The Dog Runner by Bren MacDibble

The Dog Runner by Bren MacDibbleThe Dog Runner by Bren MacDibble
Published by Allen & Unwin Children's
Published on 4 February 2019
Genres: Action & Adventure, Adolescence, Dystopian
Pages: 248
Format: Paperback
Source: my local library
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RRP: $16.99
5 Stars

From the author of the multi-award-winning and bestselling How To Bee comes an intense and thrilling new adventure.

'We're gonna starve if we stay here,' Emery said. 'If we're gonna go, best go now.' And he said it like going was something easy. Like all we have to do is walk away.

Ella and her brother Emery are alone in a city that's starving to death. If they are going to survive, they must get away, upcountry, to find Emery's mum. But how can two kids travel such big distances across a dry, barren, and dangerous landscape? Well, when you've got five big doggos and a dry-land dogsled, the answer is you go mushing. But when Emery is injured, Ella must find a way to navigate them through rough terrain, and even rougher encounters with desperate people...

I absolutely loved this book.

A climate dystopian, this book is more Middle Grade than YA, but I’m reviewing it anyway.

I read this book a few months ago after my darling little cat passed away, and I needed to read something with a pet relationship to help me process my grief.

This book is about a young girl called Ella and her bigger half-brother Emery as they cross a starving country to find Emery’s family. The world has been plunged into chaos as a fungus destroyed all the grass and therefore all the food – no milk, no flour,  no meat. Ella’s dad wants to get them out of the city before the population realises they have 3 big doggos, but he goes looking for Ella’s mum, leaving Emery the difficult choice to take Ella, hitch the doggos to an overland sled he traded for a packet of ANZAC biscuits, and get Ella there.

But then when Emery is injured, it’s up to Ella to find the way across a burnt country with enemies hiding over every dune.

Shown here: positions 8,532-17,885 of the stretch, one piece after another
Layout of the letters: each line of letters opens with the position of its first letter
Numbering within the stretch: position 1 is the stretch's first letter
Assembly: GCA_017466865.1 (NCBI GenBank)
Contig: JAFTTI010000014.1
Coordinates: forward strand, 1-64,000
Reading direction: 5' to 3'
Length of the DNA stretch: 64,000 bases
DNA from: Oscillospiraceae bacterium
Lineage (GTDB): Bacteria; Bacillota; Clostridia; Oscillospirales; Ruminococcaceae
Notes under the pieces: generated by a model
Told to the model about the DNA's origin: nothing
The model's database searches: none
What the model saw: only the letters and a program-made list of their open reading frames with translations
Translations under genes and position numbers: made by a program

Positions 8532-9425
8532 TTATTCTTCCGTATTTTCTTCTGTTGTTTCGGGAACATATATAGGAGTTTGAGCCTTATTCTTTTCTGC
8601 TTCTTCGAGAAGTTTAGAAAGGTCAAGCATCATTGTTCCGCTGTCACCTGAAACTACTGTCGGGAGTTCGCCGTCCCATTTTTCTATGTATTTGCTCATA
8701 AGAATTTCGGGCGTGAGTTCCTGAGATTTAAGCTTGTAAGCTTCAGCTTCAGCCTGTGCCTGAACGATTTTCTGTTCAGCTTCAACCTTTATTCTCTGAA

This book was phenomenal to me mostly because of its voice. I really felt Ella telling the story. She’s young, and her voice reflects that. I also adored her love for Emery, her terror at having to grow up so quickly, and her love especially for the lead doggo Maroochy. The kids were constantly looking for food and thinking about how to feed and care for their dogs.

This book was so powerful in its environmental message, its clear importance of family even if that family is blended, and the importance of loving your freaking doggos.

I get that it’s middle grade and has to end on a positive note, but it was also published in 2019 before the world actively demonstrated how selfish, ignorant, and apathetic it is to others. How might this book have changed if it was written post-pandemic (or mid, as it is in 2022)? It may not have been published at all.


About Nemo

A lover of kittens and all things sparkly, Nemo has a degree in English Literature and specialises in reviewing contemporary, paranormal, mystery/thriller, historical, sci-fi and fantasy Young Adult fiction. She is especially drawn to novels about princesses, strong female friendships, magical powers, and assassins.

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